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Old 19th August 2015, 10:36   #1 (permalink)
MiddleEarth
 
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Cool Google could steal elections?

We are in an age where we are all too busy or have at our fingertips, information that was unimaginable in the last decade of the 20th century. We no longer spend a leisurely Sunday reading The Times (NY or London). We glance at a headline, make a decision about what we think it means and jump to quick conclusions based upon little or nothing more.

Now there appears to be evidence that simply searching for information can affect the outcome of an election. The United States covers four time zones and when you consider that the polls close in New York four hours before they do in California, an election can be affected by simply watching the news or doing a last minute search for a candidate on the ballot.

The article is about the US but it could happen in any country.
(Oh, no,...) http://www.youtube.com/watch?v=svdrAHn_LGo
Google’s Search Algorithm Could Steal the Presidency - 08.06.15
"IMAGINE AN ELECTION—A close one. You’re undecided. So you type the name of one of the candidates into your search engine of choice. "

"Google coughs up, in fractions of a second, articles and facts about that candidate. Great! Now you are an informed voter, right? But a study published this week says that the order of those results, the ranking of positive or negative stories on the screen, can have an enormous influence on the way you vote. And if the election is close enough, the effect could be profound enough to change the outcome."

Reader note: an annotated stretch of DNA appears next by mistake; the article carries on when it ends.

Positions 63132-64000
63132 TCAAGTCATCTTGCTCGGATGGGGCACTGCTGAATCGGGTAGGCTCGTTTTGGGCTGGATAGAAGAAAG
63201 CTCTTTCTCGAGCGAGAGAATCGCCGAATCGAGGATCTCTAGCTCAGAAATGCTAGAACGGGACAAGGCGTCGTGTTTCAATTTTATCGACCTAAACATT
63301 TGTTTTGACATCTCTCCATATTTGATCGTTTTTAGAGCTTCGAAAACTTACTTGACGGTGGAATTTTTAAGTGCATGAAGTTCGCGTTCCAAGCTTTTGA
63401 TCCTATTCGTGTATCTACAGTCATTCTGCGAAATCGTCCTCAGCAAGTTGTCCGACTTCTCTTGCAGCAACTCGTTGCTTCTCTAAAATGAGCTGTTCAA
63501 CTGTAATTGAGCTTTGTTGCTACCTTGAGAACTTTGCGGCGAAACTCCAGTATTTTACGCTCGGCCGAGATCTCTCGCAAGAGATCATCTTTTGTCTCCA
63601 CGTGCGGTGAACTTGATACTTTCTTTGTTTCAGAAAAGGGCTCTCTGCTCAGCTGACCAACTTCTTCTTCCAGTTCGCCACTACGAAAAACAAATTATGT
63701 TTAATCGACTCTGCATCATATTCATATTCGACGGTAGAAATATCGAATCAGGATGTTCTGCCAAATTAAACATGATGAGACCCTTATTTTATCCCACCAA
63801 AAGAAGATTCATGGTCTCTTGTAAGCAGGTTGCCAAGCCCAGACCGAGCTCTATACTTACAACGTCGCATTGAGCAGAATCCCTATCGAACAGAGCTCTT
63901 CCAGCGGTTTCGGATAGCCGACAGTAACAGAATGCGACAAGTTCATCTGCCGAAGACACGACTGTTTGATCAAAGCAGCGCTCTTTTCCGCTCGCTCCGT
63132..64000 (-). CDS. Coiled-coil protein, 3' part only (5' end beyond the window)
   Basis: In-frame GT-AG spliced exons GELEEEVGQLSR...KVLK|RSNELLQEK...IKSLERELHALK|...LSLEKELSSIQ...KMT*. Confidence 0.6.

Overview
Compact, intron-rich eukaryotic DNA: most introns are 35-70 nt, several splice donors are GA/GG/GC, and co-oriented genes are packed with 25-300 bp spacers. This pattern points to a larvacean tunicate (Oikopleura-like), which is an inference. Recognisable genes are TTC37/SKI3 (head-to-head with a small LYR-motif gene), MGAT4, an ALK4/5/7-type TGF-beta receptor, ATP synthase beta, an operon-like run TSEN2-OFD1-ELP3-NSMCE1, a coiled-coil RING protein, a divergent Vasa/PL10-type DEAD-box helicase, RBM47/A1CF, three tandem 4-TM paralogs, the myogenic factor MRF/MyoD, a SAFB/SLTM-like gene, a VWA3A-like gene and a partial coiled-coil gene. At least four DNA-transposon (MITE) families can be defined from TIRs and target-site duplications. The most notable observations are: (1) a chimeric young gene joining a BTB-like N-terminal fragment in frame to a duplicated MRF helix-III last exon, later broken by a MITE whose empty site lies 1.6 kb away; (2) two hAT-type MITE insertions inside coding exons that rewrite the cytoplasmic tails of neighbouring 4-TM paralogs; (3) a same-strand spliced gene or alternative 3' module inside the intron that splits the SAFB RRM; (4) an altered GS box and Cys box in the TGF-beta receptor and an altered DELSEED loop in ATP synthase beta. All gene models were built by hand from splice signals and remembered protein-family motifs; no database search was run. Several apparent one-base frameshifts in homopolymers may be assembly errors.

"Robert Epstein, a psychologist at the American Institute for Behavioral Research and Technology states, "that Google could determine the outcome of upwards of 25 percent of all national elections."

"Their experiments show that when a search reveals positive articles about a candidate or party, they were more likely to vote for that party or candidate by a margin of more than 48 percent. "The team calls that number the vote manipulation power, or VMP."

The “Fox News Effect” (see link below) says that towns that got the conservative-leaning cable channel tended to become more conservative in their voting in the 2000 election. A well-known effect called recency means that people make decisions based on the last thing they heard."


The Fox News Effect: Media Bias and Voting
(Our estimates imply that Fox News convinced 3 to 8 percent of its viewers to vote Republican. The Fox News effect could be a temporary learning effect for rational voters, or a permanent effect for voters subject to non-rational persuasion.)


"Half the presidential elections in US history came down to a margin of less than 8 percent. And presidential elections are really 50 separate state-by-state knife fights, with the focus of campaigns not on poll-tested winners or losers but purple “swing states” with razor-thin margins."

"So even at an order of magnitude smaller than the experimental effect, VMP could have serious consequences. At the end of the day, the fact is that in a lot of races it only takes a swing of 3 or 4 percent. If the search engine is one or two percent, that’s still really persuasive."

“Trying to get the media to present something that is favorable to you is a more favorable strategy.” for campaign managers, thereby getting higher rankings on Google's search matrix."

"Search and social media companies can certainly have a new kind of influence, though. During the 2010 US congressional elections, researchers at Facebook exposed 61 million users to a message exhorting them to vote—it didn’t matter for whom—and found they were able to generate 340,000 extra votes across the board."

"But what if—as Harvard Law professor Jonathan Zittrain has proposed—Facebook didn’t push the “vote” message to a random 61 million users? Instead, using the extensive information the social network maintains on all its subscribers, it could hypothetically push specific messaging to supporters or foes of specific legislation or candidates. Facebook could flip an election."
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